Monday, April 4, 2011

Down the wire

I've been reading and thinking about communication lately. I had an assignment to speak to an information professional, for instance, and I learned that intuition and communication were prized tools in management. It got me thinking about how I will apply what I'm learning in a corporate or academic environment, and what I can do to improve my own communication skills. For starters, I'm trying to keep up this blog with an average of 4 posts a month. That's the goal, anyway. Secondly, I joined Twitter, but to keep my freakout quotient down, so far I'm just following uni cohorts and library-related accounts.

I still get excited when there's a new e-mail in my box, like I used to when I got snail mail addressed to me. If you know anyone who's deployed, or is constantly relocated, correspondence is gold. I kept shoeboxes of letters sent from my penpals for years while my family was overseas. Now I just re-read my e-mails when I'm lonely or feeling out of touch, and it's not quite the same thing as seeing your friend's handwriting.

I rarely get anything in the mailbox now but bills, real estate ads and pizza coupons*, but I use my cell/mobile phone throughout the day. I'm sure I use it more for text messages, social media, and e-mail than actual phone calls. Sometimes I'm even surprised when it rings!

How about you? How do you like to communicate? Over a cup of tea, on the phone, with Skype? Do you think our communication skills have suffered under the influence of social media?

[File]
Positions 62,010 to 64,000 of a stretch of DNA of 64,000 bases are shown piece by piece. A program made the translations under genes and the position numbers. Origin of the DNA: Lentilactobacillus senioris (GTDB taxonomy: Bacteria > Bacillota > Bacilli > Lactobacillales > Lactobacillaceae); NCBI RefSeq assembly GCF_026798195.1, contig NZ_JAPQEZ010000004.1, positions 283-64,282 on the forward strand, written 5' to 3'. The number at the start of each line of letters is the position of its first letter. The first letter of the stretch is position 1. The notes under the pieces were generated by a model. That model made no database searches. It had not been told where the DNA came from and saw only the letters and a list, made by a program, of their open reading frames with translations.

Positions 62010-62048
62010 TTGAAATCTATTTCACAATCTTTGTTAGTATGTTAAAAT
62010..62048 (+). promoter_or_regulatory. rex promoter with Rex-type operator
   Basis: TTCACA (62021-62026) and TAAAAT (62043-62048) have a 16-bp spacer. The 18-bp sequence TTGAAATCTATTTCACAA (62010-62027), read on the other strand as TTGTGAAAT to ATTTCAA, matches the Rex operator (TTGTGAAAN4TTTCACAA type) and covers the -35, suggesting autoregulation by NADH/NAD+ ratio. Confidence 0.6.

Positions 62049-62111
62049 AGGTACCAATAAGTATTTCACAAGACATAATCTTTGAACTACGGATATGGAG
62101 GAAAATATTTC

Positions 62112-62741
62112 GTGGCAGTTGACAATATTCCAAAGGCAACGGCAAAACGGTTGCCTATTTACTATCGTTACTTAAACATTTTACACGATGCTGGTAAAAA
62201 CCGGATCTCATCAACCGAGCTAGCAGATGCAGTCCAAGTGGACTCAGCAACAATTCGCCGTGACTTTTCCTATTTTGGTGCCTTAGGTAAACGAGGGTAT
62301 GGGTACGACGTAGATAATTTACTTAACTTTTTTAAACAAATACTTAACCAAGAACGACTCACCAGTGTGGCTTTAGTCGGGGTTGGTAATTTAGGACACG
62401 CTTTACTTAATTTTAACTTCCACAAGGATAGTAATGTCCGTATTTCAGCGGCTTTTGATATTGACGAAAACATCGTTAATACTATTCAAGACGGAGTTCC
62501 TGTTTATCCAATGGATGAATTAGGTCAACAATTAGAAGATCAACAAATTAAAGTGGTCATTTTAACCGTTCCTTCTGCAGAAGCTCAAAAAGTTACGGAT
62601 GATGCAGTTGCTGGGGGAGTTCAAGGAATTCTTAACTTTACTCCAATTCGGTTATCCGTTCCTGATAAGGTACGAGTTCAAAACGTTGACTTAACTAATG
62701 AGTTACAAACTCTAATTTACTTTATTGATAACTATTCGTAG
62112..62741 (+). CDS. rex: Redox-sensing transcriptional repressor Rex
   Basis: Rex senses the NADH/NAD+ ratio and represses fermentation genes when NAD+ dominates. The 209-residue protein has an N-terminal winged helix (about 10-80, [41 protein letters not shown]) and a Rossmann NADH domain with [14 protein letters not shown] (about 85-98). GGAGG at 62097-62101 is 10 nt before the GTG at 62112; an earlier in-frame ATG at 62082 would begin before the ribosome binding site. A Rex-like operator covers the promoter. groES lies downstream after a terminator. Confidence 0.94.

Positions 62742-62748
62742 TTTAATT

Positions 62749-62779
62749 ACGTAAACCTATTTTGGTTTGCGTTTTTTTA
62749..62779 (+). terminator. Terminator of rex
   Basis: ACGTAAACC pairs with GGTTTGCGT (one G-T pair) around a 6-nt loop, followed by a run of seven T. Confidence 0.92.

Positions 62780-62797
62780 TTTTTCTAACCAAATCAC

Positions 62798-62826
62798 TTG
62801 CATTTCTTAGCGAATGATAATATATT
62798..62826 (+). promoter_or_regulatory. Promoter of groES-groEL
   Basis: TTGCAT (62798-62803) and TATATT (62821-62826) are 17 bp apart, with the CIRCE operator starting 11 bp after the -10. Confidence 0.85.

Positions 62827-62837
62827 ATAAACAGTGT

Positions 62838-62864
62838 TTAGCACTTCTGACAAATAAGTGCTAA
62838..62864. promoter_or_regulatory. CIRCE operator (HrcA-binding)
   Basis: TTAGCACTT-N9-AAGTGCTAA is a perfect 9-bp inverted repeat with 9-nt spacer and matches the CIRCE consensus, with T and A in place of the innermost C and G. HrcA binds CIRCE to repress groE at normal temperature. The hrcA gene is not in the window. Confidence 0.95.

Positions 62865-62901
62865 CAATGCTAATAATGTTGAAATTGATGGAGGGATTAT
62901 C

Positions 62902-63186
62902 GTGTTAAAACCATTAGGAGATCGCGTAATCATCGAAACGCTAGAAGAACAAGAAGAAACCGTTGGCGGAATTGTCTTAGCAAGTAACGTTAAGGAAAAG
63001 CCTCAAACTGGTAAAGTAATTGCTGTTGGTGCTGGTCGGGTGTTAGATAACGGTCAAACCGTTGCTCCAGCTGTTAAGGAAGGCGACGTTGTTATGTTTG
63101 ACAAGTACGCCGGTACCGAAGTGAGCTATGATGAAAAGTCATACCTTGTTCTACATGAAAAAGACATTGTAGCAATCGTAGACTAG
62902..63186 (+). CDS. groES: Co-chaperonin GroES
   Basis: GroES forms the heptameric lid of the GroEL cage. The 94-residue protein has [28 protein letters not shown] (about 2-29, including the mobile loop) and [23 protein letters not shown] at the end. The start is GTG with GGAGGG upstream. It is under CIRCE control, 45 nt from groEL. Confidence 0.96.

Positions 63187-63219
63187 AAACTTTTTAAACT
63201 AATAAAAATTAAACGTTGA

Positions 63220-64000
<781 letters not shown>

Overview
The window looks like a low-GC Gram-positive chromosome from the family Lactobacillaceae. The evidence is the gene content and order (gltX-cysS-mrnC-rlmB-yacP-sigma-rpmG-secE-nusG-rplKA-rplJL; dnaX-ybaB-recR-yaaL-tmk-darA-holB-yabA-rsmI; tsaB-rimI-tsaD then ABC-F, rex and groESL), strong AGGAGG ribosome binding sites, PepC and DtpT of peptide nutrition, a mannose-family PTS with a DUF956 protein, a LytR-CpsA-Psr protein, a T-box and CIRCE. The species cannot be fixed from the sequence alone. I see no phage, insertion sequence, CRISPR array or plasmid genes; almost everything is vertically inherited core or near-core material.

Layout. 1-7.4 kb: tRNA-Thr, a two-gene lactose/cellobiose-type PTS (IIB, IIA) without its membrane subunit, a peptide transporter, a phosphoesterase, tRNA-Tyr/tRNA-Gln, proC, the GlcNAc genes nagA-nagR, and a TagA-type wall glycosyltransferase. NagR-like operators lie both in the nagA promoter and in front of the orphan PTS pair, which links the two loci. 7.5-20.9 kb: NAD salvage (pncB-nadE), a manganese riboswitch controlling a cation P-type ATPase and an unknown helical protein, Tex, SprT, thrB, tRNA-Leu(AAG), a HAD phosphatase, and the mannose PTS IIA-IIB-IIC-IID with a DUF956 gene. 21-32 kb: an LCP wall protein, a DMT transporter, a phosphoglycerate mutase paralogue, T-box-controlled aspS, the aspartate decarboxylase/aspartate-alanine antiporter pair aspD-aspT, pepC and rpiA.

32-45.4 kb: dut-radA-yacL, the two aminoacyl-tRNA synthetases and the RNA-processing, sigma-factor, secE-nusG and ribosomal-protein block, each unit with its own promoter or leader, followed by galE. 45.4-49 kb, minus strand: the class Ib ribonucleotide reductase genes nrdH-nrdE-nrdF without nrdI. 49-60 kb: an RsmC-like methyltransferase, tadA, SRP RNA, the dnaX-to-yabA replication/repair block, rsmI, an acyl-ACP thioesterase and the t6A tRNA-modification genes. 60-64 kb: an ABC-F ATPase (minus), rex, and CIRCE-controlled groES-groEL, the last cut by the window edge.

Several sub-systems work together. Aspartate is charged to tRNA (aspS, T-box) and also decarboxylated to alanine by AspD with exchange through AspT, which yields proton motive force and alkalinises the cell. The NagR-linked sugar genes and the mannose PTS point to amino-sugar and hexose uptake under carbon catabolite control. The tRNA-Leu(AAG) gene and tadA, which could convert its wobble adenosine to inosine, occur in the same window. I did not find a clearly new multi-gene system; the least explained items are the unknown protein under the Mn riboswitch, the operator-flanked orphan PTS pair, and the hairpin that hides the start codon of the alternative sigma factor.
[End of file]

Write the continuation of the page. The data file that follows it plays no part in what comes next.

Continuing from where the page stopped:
Should we be worried, or is this just a natural progression, and our skills are simply becoming more diverse? Is the immediacy of digital communication a bonus or just another way of tying us to our devices?

On a more contentious note - are your family members part of your online experience, or do you try to keep family and friends in separate spheres? How about the older generations in your family? Some of mine have e-mail and nothing else - I'm quite proud of them for learning that, but I still send paper cards for special occasions because an e-card just doesn't seem to cut it. Others don't even have a computer, and I admit I could be better at sending them letters to keep them in the loop.

Today on facebook I came across a survey that asked which 3 out of 100 websites I visited daily, and mine were facebook, Twitter and Gmail. It struck me that all three are related to communication... I suppose that shows I value keeping up with people. But how personal is personal communication when it's mostly text and intangible attachments?

*Edit - My family and close friends keep in touch via e-mail, Skype and facebook for the most part, but they also send me birthday and holiday cards and the occasional care package - often with chocolate.

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